Leviathan is located 130 km from the city of Haifa in the north of Israel, while Tamar is based around 90 km from the city, Hunter later wrote in a research note. She said Leviathan is also located toward Cypriot territorial waters. Israel is reportedly in touch with the Cypriot authorities, who have not made claims to the find, although maritime borders still have to be officially delineated between Israel and Cyprus, as well as Israel and Lebanon, she wrote.
Details on the size of the finds have also been uncertain, she argued. Leviathan, the larger discovery at 16 trillion cubic feet, has undergone seismic surveys but has not been proven via the drilling of actual wells and testing in the sea bed, Hunter said during an interview, adding this will take place later this year. The Tamar reserve base, estimated at about 8.4 trillion cubic feet, is “more understood” because of the different wells that have been drilled, but it will “take ages” to fully assess as reserves have been upgraded at least twice so far, Hunter added.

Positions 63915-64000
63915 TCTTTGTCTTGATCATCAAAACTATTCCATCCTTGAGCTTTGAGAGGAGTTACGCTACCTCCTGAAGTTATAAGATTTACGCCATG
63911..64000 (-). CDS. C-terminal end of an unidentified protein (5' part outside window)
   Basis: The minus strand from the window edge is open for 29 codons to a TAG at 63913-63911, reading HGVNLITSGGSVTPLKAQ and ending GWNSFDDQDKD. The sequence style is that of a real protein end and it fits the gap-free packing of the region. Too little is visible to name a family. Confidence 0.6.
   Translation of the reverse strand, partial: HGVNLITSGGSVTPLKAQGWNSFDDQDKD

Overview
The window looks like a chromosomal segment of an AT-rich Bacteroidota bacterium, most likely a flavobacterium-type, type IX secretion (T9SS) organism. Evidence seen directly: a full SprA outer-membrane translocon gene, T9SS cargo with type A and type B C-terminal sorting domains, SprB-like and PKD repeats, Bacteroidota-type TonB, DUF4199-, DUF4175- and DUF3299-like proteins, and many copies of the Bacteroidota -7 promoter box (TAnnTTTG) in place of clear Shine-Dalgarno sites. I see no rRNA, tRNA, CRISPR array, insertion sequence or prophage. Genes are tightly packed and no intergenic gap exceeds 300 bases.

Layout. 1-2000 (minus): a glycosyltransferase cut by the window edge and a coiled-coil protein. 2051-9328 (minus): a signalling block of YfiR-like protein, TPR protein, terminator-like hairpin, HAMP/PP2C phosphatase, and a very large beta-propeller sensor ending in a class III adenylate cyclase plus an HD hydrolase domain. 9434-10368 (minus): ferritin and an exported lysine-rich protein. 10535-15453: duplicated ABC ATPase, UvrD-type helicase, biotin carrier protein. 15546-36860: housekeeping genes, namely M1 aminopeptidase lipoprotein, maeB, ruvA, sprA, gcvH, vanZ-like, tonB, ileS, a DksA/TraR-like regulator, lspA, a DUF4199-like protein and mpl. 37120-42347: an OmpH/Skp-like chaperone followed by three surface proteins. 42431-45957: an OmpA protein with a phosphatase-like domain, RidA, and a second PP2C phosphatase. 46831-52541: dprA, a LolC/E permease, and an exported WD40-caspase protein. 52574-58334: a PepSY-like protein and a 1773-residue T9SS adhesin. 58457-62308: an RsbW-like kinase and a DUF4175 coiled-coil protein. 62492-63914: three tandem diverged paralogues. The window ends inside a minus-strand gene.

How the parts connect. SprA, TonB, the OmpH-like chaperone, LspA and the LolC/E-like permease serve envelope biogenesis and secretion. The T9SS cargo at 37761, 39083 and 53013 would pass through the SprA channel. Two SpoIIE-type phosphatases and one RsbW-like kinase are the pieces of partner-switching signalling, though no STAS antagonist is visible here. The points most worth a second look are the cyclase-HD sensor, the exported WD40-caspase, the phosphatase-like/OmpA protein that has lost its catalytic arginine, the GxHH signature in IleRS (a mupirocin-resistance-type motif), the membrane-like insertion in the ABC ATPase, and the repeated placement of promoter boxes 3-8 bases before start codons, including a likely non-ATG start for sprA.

...For Israel, the Tamar field alone can cover most of its needs for the foreseeable future, probably as distant as 2025, noted Hunter. The Leviathan prospect, however, will extend the country’s energy independence beyond this and potentially pave the way for gas exports to Cyprus through a new pipeline or liquefied natural gas shipments to more distant markets, she added.
...Most experts doubt the conflict between Israel and Lebanon will spiral out of control into a full-fledged war, as the media have speculated.